Larger sites offer the opportunity to focus on the ideal position for the building. Can the approach and access be arranged so that the public and private sides of the house face in the preferred directions? Can the house be built above or against a slope? Each degree of tilt toward the sun acts like a change in latitude. Can the house be placed among deciduous trees that will admit sun in the winter and offer shade in the summer? Are there evergreen trees that block the winter winds? If such trees are not available initially, is there room to plant them? Do the principal vistas from the site align with the preferred orientation of the major rooms, or must there be a differentiation of on-site and off-site views?
As sites get smaller, and regulatory limits take effect, the choice of position may be severely limited. The critical question may become one of orientation. Is the preferred orientation possible? There are many neighborhoods in which the ends of the houses face the street, so that the longer edges can face the sun and a private garden. Zero-lot-line zoning may help to make this work. Solar access on smaller sites might be shaped by trees or buildings on adjacent parcels and, therefore, be out of the designer’s control. A skyline plot of obstacles can help determine if the shadows cast and solar access allowed are helpful or harmful, by season.
Finally, there may be the opportunity to consider the building configuration. Passive solar design techniques suggest that buildings be oriented toward the sun and elongated in the east–west direction to maximize solar gain through the illuminated façade. The elongated plan allows glass in the principal rooms to act as a passive collector of the sun’s energy. If the building has significant mass, the benefits of that gain can be extended throughout the day. By contrast, the narrow ends of the building receive less of the low sun from the east and the west, which is much more difficult to control. Frank Lloyd Wright’s iconic Solar Hemicycle House near Madison, Wisconsin, vividly demonstrates early passive solar design. South-facing windows provide for direct solar gain and daylighting of most activity areas. An earth berm against the curving north wall provides winter protection. The stone in that wall and the concrete floors provide mass for thermal storage. The entire house celebrates access to the sunny terrace surrounded by the signature curve. However, with little insulation in the walls and roof, and without night shutters on the windows, the house gives back much of what it gains from the sun.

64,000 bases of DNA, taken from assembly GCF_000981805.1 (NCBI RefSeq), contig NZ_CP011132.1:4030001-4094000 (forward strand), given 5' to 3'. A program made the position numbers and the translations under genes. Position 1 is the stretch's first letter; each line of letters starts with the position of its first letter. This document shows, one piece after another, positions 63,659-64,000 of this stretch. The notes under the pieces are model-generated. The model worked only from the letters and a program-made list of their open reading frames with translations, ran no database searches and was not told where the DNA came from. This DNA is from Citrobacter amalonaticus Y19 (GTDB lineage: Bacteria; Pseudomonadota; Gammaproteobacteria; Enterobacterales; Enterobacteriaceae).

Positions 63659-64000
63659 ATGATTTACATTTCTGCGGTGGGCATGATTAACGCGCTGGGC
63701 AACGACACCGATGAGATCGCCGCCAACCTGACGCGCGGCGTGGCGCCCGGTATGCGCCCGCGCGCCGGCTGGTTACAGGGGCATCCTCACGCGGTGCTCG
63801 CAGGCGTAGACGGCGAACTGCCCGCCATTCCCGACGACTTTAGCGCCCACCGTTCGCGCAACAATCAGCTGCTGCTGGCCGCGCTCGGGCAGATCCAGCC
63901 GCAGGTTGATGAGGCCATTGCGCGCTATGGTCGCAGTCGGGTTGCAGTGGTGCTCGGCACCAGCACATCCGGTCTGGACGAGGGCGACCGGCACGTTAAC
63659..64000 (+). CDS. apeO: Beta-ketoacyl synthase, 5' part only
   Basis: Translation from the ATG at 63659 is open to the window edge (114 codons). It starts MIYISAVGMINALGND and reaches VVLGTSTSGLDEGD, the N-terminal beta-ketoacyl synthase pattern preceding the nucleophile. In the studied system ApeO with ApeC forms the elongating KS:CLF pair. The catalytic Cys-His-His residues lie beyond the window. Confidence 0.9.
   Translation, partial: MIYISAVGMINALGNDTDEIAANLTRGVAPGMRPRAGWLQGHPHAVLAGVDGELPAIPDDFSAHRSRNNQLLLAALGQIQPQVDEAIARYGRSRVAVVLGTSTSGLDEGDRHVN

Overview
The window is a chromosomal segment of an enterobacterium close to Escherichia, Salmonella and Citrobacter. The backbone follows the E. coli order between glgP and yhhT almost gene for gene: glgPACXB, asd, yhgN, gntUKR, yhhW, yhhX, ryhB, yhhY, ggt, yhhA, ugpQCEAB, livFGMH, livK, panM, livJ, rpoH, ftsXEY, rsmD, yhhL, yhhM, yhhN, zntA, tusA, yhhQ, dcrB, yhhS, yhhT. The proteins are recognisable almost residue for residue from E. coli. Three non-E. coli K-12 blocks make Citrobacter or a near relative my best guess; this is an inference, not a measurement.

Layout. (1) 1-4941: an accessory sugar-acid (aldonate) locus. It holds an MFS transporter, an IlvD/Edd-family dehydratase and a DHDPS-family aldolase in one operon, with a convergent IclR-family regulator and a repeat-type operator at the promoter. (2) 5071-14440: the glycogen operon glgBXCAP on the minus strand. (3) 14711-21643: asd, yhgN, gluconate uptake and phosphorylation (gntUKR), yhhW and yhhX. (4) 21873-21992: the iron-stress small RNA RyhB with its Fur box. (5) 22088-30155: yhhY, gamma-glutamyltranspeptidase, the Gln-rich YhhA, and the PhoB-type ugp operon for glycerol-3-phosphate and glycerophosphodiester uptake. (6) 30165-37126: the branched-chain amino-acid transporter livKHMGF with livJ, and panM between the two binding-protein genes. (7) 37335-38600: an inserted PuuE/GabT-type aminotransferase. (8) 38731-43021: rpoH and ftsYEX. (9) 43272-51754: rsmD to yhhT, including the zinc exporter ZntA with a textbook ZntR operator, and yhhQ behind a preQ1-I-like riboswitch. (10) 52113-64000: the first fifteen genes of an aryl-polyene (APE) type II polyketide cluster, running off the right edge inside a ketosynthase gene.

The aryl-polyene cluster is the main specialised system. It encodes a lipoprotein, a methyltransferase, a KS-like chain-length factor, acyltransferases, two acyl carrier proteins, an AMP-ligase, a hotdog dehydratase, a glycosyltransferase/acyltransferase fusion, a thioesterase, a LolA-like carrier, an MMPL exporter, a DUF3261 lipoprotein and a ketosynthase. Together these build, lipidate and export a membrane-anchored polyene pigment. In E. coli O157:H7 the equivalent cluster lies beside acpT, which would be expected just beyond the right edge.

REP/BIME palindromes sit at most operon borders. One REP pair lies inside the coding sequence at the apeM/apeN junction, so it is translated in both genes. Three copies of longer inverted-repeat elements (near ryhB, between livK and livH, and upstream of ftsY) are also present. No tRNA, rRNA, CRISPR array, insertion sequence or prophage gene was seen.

A passive house design, as distinguished from a passive solar design, does not imply a house that is heated by the sun. A passive house relies on a high-performance envelope to reduce energy demands for heating and cooling. Guidelines for the shape of the building encourage compact, non-elongated forms with a low surface-to-volume ratio, so that there is less area through which heat losses can occur. These principles extend beyond single-family houses to retail, office, civic, and education buildings. Multifamily apartments in which the units shelter each other offer a particular opportunity for passive house design. Site and orientation still come into play in a passive house, but the building does not rely on them to deliver a high level of energy harvest. Well-placed windows provide useful gains during the winter, in addition to daylight, views, and a temporal connection to the outdoors. Solar gains cannot be allowed to create a demand for cooling energy. Whether by deciduous trees or adjustable building components, there must be external shading during the overheated periods.
The advice to “insulate before you insolate” applies to both passive solar and passive house design. These principles and practices can work together. The key is to drive down total demand by constructing a well-insulated, airtight envelope in both cases. The principal activities of the interior must be arranged so that as many as possible enjoy a preferred exposure within the limits of a compact form. In climates with a high diurnal temperature range, flushing the building with cool air at night may bring passive cooling. Passive house designers are cautious about the size and location of windows, but, with careful study, it may be possible to shift window positions slightly to take advantage of prevailing breezes for cross ventilation. The building may have a positive influence on the wind patterns, as in the classic case of a screened porch placed in the path of cooling air that accelerates in its journey around the corner of a building.
Elongation of a passive house may apply best to that larger set of activity spaces that are not contained inside the thermally isolated core. Transitional space, shaded terraces, and outdoor rooms can enhance the appreciation of the site. If they are stretched out to the east and the west, they can help to protect the building from over heating and not interfere with winter sun. Seasonal migration to extended living spaces across the site is a valuable alternative to overglazing as a means to connect to nature.


The design of a passive house represents a paradigm shift in architectural design. Previously, the typical process was driven by considerations of human activity, the site, and the formal intentions of...